• Loans can be hard to come by. If you are thinking you will need traditional funding from a bank then you may want to consider your options. The liability aspect goes both ways. If your business account has $5 in it and no real assets for collaterall, there isn’t much for the bank to collect on if things go sideways. Just something to consider. LLC’s can be more challenging when you are trying to raise traditional capital.


I let time get away from me on this one!  I’ll be back next week with the details on setting up an LLC!

Are you thinking about starting your own business? I know many of you have already! For those who have, what was your experience, have any advice for our members? What was your outcome? Are you happy with it? Let me know in the comments or shoot me an email at info@wendypatton.com to share your business structure story.

Until Next Time! To Your Success!

Wendy Patton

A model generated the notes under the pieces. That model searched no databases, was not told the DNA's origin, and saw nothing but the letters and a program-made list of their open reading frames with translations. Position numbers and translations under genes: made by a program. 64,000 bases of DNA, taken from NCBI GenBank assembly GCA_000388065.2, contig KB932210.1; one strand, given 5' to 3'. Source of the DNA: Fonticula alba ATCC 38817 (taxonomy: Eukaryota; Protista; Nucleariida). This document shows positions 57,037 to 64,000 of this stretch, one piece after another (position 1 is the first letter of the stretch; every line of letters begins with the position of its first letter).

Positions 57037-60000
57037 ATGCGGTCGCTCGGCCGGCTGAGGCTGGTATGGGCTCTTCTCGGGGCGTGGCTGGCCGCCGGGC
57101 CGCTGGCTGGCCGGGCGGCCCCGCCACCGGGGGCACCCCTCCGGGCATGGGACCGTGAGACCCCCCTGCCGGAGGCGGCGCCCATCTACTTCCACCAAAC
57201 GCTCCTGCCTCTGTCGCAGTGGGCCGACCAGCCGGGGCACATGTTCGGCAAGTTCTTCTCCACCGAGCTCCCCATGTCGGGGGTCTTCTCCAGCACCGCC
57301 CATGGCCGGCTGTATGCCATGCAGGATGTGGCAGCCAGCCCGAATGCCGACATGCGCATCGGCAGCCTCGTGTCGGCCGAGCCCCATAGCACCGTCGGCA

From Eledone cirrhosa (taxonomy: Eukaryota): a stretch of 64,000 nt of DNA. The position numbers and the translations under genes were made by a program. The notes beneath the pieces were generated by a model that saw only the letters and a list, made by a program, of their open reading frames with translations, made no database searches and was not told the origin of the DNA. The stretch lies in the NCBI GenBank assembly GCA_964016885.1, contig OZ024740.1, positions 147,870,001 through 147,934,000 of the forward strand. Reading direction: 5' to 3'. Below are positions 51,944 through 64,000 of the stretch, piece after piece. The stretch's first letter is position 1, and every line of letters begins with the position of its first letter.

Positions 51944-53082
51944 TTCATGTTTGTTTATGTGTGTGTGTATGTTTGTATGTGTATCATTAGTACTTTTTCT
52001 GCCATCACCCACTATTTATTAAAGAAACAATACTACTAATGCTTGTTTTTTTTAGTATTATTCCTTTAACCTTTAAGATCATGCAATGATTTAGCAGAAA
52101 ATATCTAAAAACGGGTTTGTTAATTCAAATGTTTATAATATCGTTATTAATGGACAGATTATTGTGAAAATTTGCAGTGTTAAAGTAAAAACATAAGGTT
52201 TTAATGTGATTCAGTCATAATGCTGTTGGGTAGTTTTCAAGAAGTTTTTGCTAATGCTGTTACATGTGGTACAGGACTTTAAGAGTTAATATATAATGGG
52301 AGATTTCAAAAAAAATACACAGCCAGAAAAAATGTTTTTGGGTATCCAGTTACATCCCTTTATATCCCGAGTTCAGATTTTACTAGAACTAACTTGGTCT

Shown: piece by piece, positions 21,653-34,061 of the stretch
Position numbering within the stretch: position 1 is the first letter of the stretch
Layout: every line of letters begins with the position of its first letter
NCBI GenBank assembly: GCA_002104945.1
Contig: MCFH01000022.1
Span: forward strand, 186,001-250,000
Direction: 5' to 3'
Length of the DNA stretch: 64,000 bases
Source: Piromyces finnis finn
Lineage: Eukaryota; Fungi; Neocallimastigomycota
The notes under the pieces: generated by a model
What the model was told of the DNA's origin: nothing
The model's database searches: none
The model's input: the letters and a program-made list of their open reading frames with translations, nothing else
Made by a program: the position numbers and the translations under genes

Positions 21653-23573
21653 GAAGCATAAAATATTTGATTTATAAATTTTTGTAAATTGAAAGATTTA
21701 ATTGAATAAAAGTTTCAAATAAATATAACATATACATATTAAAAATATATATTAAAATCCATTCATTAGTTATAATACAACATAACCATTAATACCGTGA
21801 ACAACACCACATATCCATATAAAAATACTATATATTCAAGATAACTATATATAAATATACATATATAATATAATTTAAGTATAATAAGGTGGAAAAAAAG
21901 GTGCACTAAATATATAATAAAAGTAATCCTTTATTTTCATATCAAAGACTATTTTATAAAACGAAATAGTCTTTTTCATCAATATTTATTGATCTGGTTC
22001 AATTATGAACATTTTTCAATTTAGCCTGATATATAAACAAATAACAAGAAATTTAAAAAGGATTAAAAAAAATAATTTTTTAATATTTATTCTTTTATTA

Rent to Own Properties Done Ethically

As a rent to own properties investor, your goal should be putting people into houses and turning renters into homeowners.  A ‘few bad apples’ give the rent to own investment strategy a bad name, which is a shame, because it is a great strategy.

I don’t believe in the strategy of repeatedly churning rent to own properties to collect multiple option fees from multiple potential buyers. Instead, when done correctly, the rent to own properties strategy is a win-win for both the buyer and the seller. By doing this ethically, most buyers complete the purchase, your good reputation grows, buyers tell family and friends, with more deals flow to your business.

Rent to Own Property Buyers Need to Understand the Details

For the rent to own properties strategy to work best, potential buyers need to be confident that they’ll be ready to make the purchase when the lease term expires.

If the purchase isn’t completed, they’ll have paid substantial nonrefundable option money with nothing to show at the end. That becomes what they tell family and friends.